Thiruvananthapuram: Afforestation, urbanisation and the change in eco-system have resulted in new viruses like Nipah hitting the people of Kerala, according to Dr. William Hall, School of Medicine, University College, Dublin.
He was here to attend the launch of the Institute of Advanced Virology at Thonnakkal on Saturday. He reached the city two days ago from Brazil where he was attending a conference on virology.
"This is my first visit to Kerala. Your chief minister has been determined to bring the IAV to Kerala. There are several factors causing the outbreak of viruses ranging from afforestation, urbanisation and change in eco-system,” he told DC on the sidelines of the launch of the IAV.
An avid photographer, Dr. Hall was seen holding a SLR camera around his neck and clicking pictures of Chief Minister Pinarayi Vijayan and other dignitaries.
Mr Vijayan has arrang-ed a slew of meetings wi-th Dr. Hall and Dr. Chris-tian Brechot, president, GVN. Dr. Brechot highlighted that hepatitis, HIV and tuberculosis had been increasingly diagnosed because hum-an beings are affected by the climate change and the destruction of the eco-system."We must have research, science and education. Majority of the new viruses come from animals. Modern science and medicine is all about networking," said Dr. Brechot.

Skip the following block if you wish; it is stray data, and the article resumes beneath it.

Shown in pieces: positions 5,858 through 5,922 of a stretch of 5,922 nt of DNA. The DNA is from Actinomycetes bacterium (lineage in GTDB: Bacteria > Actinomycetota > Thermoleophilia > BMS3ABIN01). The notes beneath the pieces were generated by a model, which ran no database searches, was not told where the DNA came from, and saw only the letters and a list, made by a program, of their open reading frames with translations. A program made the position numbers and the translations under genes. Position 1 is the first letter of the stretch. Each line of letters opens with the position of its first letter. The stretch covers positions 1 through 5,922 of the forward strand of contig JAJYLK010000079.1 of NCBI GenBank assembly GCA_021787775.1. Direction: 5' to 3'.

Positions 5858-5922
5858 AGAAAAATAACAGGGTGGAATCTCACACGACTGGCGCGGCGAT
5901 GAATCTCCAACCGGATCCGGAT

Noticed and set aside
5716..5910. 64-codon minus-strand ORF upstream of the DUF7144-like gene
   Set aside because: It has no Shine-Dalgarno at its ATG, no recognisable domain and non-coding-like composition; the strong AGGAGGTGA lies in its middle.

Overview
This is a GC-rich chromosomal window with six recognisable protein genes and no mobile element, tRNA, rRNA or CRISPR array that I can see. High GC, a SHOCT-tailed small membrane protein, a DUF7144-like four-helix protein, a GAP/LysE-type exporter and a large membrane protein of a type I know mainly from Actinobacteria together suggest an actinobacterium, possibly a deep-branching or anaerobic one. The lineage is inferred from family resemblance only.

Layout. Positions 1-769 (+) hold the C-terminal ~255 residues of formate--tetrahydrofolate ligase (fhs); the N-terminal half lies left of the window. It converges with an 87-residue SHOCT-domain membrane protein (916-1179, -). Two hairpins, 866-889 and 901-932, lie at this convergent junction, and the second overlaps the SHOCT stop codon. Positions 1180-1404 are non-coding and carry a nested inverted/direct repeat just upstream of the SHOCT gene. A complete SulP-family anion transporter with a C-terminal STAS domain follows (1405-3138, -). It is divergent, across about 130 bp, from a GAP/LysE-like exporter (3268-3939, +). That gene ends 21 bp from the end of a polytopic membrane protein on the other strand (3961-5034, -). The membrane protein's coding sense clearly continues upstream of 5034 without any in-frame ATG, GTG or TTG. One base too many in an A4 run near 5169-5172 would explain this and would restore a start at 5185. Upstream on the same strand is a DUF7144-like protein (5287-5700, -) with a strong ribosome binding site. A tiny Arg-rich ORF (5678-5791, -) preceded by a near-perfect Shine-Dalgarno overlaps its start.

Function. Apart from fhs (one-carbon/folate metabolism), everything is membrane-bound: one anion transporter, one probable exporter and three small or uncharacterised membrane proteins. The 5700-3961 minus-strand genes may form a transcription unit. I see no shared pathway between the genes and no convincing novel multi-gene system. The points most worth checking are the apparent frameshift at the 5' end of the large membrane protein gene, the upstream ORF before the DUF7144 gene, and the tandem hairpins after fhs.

At the IAV facility, eight labs ranging from clinical virology, viral diagnostics, viral vaccines, anti-viral drug research, vital applications,viral epidemiology - vector dy-namics and public hea-lth, virus genomics, bio-informatics and statisti-cs to general virology wi-ll start functioning soon.
A post-graduate diploma course in virology and PhD in virology will also be started. The IAV's European and Asian centres (Japan) will supervise the lab at Thonnakkal....